Alternative Minimum Tax is based not just on your income, but moreso on the deductions you use. In short, if you have above the minimum AMT threshold of income (54k per your link), and pay a tiny amount of tax, you will pay AMT. AMT is used as an overall protection for the government to say "okay, you can use these deductions from your taxable income, but if you're making a lot of money, you should pay something, no matter what your deductions are". This extra AMT can be used to reduce your tax payment in a future year, if you pay regular tax again.
For example - if you have 60k in income, but have 60k in specific deductions from your income, you will pay zero regular tax [because your taxable income will be zero]. AMT would require you to pay some tax on your income above the minimum 54k threshold, which might work out to a few thousand bucks. Next year, if you have 60k in income, but only 15k in deductions, then you would pay some regular tax, and would be able to offset that regular tax by claiming a credit from your AMT already paid.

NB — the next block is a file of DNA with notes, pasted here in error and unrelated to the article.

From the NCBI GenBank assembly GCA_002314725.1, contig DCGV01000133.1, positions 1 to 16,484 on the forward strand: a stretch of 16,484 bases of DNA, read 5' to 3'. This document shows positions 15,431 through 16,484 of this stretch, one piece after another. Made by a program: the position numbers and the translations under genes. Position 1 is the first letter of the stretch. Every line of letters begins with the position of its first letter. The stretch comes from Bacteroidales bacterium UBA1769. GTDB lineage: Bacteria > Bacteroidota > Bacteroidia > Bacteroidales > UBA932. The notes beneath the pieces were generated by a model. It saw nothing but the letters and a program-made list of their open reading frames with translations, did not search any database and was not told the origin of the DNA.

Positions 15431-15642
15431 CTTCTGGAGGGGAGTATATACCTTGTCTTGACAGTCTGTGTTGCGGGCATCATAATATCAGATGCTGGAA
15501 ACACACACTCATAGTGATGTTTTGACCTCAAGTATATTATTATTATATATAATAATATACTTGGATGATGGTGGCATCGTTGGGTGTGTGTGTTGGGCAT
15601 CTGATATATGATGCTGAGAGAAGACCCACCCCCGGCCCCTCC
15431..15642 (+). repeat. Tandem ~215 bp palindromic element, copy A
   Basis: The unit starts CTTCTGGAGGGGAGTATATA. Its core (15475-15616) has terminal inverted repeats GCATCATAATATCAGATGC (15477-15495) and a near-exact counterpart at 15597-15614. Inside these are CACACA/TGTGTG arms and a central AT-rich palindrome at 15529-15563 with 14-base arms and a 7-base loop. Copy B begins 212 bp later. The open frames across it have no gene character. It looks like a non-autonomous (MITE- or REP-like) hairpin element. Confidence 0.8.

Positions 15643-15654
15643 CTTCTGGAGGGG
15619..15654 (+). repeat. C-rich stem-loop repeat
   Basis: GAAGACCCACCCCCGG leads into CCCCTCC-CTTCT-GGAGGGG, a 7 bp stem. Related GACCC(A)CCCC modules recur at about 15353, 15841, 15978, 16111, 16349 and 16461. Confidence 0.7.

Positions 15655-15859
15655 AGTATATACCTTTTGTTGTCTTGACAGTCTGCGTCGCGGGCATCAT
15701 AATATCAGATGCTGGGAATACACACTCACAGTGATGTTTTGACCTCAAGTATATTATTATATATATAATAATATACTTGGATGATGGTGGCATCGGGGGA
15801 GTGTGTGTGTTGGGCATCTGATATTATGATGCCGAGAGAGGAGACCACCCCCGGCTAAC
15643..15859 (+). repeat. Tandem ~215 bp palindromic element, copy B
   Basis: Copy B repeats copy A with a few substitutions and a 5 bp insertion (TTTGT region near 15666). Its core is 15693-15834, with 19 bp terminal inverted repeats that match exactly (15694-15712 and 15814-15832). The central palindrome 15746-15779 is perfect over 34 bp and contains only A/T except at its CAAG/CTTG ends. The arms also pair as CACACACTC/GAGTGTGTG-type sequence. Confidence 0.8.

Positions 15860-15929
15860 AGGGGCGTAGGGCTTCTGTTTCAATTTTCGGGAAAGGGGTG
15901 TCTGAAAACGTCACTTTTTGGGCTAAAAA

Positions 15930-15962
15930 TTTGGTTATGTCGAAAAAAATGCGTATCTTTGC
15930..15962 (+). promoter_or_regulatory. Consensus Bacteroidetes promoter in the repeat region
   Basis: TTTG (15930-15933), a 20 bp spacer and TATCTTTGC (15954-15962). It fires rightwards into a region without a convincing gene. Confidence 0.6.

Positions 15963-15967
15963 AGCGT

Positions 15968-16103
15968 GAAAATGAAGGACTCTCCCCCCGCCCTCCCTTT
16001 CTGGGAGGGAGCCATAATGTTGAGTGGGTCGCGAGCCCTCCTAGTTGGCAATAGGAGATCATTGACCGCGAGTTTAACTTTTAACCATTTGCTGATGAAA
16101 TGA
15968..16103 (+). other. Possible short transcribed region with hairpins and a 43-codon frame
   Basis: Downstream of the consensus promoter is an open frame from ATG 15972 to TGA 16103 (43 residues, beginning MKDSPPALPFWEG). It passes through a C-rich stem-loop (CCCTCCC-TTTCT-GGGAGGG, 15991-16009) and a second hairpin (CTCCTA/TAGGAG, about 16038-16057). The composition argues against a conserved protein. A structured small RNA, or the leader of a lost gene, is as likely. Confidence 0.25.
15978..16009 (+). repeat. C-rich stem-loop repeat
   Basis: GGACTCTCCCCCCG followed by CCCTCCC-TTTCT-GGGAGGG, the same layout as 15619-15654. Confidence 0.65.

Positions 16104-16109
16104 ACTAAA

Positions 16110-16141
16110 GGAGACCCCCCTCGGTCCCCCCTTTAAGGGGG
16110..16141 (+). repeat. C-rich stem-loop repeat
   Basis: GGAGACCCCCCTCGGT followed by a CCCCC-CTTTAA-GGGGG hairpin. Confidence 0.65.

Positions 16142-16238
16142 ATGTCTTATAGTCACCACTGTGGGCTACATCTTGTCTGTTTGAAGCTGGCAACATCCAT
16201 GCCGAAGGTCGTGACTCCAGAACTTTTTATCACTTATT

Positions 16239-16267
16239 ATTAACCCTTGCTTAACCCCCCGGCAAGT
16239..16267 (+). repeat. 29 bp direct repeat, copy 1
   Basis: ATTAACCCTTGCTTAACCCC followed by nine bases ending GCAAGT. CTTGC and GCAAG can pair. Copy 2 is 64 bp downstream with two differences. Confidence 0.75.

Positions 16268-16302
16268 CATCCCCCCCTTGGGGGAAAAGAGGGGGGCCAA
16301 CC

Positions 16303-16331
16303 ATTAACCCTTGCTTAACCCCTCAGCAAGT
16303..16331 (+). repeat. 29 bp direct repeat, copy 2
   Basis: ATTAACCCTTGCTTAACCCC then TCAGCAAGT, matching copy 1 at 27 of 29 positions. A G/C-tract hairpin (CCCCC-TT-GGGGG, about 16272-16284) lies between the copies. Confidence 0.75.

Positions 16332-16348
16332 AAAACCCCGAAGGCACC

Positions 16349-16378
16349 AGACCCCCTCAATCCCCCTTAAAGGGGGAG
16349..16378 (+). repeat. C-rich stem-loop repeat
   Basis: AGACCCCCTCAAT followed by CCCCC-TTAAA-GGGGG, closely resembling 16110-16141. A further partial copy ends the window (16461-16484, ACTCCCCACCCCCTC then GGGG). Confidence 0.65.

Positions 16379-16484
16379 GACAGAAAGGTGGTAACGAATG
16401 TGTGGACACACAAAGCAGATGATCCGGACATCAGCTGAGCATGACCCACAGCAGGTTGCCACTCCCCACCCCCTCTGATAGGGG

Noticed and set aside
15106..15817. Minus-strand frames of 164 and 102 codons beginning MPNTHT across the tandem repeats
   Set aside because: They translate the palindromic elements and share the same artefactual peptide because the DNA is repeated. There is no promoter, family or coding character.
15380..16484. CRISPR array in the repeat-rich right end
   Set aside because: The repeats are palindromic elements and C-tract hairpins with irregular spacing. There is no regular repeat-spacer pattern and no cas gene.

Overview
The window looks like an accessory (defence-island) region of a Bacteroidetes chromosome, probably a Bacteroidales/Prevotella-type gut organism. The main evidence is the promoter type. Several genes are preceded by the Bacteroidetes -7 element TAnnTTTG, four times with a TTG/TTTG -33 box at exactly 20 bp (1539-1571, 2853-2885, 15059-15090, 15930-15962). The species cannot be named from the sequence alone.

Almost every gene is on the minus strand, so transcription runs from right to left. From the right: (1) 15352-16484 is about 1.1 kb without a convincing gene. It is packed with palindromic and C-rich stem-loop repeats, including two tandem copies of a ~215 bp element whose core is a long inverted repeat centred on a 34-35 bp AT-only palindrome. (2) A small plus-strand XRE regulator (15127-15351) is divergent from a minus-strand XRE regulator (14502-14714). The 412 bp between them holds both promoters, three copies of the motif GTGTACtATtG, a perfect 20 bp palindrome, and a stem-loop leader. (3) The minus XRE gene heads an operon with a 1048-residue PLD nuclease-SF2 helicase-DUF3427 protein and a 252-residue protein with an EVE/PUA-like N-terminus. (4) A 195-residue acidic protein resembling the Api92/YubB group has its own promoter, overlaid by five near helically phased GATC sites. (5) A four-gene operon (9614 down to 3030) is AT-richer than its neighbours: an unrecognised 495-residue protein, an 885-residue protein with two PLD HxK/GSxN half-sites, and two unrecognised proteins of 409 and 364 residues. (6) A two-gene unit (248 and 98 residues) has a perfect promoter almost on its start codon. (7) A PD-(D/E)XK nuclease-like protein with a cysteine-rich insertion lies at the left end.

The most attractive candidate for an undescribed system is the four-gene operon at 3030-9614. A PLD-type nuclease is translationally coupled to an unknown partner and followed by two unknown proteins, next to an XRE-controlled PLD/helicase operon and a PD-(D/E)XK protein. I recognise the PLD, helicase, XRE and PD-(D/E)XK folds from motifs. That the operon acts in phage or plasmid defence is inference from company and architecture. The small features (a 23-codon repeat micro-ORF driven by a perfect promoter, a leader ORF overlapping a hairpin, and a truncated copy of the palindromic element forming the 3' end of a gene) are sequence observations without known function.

AMT is really a pre-payment of tax paid in years when you have a lot of deductions. Unless you have a lot of deductions every single year, in which case you might not be able to get all of your AMT refunded in the end.
Wikipedia has a pretty good summary of AMT in the US, here: https://en.wikipedia.org/wiki/Alternative_minimum_tax.
If you think AMT is unfair (and maybe in some cases you might pay it when you think it's "unfair"), look at the root causes of paying AMT listed in that Wikipedia article:
- Having Stock Option deductions;
- Having high interest costs on large investments;
- Having a large amount of depreciation for physical business assets; etc.
I am not trying to convince you that AMT is fair, just that it applies only when someone already has a very low tax rate due to deductions. If you have straight salary income, it would only apply in rare scenarios.